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The Bielby Layer

There are two basic ways of polishing stones. The first is by abrasion, sanding with finer and finer grits until the remaining scratches are invisible to the naked eye (but still there). Faceted stones are polished this way, as are many cabochons.. Stones polished by abrasion are subject to staining and can be dyed if they are porous, as many stones are.

The second method is by polishing the stones on a disc made of leather, felt, etc., or synthetic materials having similar characteristics. So-called rare earths, such as cerium, tin and aluminum are applied in paste form to the material which is kept moist. The polishing action is quite different in this case. Intense heat is momentarily generated by friction where the stone contacts the disc and causes a layer of the stone, a few molecules deep, to turn to a fluid state. This molecular depth is called the Beilby layer after its discoverer. The flow produces a scratchless finish. Diamonds cannot be polished in this way because the temperatures generated are not high enough.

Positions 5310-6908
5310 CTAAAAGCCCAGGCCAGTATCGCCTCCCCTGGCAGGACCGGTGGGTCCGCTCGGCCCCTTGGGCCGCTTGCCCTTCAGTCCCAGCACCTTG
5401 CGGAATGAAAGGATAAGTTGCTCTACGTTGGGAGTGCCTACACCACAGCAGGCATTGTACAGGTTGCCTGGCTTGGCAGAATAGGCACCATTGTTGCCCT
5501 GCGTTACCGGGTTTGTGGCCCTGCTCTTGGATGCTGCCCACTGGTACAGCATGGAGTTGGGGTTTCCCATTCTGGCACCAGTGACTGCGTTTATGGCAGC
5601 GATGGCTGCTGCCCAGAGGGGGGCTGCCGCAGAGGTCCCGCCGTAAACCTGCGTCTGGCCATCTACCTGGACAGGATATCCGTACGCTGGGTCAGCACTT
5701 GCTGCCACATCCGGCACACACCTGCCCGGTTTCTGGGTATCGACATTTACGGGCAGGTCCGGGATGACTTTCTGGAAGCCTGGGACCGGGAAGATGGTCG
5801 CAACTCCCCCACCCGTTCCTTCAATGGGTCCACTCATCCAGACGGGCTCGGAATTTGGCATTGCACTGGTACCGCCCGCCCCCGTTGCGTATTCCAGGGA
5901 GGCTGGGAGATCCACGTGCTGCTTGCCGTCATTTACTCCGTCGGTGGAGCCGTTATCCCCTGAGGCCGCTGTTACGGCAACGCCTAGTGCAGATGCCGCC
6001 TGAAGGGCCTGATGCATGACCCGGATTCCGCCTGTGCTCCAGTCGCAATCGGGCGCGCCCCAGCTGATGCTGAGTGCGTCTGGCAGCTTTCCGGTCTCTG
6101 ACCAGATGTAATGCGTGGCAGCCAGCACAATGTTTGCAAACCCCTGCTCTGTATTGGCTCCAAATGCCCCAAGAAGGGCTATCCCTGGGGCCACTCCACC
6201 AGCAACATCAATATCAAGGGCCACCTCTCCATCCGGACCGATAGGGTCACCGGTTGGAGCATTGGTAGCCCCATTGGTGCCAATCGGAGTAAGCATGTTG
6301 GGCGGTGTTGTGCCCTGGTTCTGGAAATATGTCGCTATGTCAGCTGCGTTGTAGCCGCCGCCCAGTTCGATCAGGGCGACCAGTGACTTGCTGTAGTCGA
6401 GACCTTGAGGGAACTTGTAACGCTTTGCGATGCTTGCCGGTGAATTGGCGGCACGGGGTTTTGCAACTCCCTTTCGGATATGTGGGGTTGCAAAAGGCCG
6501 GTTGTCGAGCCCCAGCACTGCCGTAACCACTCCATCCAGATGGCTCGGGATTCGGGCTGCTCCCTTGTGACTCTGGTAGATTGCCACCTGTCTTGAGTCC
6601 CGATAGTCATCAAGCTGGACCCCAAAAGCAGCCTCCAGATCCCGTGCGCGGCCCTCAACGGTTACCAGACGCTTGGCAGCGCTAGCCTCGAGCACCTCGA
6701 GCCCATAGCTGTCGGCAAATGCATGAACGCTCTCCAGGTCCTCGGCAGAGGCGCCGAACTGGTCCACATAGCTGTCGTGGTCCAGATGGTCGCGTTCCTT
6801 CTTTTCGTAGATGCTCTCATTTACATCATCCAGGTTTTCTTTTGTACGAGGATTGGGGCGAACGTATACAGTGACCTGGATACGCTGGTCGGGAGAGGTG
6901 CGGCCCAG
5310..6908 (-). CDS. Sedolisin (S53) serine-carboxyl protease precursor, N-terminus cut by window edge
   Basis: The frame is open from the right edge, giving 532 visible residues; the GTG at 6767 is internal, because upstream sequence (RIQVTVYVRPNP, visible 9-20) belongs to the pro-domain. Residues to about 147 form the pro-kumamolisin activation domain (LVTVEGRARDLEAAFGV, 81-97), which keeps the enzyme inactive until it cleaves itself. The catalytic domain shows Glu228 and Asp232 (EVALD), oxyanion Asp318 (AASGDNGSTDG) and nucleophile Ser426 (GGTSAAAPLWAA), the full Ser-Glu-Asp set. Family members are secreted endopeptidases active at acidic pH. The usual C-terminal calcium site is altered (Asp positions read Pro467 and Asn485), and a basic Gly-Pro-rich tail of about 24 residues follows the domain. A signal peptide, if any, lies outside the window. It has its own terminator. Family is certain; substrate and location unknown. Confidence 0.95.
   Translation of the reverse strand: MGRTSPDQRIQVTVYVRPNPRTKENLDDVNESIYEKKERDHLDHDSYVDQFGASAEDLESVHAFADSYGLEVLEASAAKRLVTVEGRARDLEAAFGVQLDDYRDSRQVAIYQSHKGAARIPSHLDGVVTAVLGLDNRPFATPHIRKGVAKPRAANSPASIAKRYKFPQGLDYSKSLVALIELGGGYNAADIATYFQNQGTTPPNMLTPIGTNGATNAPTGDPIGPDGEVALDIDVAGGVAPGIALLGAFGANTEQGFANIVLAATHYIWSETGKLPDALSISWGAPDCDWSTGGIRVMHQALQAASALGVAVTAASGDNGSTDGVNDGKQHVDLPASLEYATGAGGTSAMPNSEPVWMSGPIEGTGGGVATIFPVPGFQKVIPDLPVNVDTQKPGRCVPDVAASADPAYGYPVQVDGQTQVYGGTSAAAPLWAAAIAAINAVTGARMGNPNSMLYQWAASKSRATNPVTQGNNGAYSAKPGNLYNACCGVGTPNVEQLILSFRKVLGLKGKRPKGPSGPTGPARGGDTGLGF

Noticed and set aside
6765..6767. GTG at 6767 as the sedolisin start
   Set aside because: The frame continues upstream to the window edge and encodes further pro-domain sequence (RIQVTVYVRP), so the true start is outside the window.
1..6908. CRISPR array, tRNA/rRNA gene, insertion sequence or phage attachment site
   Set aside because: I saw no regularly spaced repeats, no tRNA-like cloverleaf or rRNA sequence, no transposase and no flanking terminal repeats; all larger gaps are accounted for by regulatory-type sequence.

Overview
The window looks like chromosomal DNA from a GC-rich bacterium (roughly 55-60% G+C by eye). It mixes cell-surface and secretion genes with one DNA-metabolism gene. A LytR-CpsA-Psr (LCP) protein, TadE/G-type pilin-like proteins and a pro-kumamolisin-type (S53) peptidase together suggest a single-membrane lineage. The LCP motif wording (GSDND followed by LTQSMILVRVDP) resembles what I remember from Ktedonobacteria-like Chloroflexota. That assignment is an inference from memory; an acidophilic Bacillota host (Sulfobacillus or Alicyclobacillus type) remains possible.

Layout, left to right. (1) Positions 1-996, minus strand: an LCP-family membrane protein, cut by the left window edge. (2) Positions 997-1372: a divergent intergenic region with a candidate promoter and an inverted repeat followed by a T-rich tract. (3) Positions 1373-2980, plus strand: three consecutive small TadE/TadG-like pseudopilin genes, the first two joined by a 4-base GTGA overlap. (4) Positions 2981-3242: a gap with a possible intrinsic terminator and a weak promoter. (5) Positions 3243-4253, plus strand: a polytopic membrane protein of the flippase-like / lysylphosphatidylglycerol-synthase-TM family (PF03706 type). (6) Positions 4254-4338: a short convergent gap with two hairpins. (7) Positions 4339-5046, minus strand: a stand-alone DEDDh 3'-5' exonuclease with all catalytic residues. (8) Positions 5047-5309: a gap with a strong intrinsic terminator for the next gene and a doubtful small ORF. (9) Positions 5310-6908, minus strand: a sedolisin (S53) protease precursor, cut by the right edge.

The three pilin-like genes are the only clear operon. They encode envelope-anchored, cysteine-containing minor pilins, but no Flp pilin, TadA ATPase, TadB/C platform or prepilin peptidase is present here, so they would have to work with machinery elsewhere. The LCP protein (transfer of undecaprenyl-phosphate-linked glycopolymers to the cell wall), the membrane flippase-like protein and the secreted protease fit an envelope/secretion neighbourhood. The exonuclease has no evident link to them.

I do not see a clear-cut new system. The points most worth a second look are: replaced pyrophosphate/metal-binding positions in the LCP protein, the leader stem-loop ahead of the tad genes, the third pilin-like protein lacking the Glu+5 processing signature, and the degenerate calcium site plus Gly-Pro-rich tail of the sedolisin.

Via Ted Roberts, Skagit Gems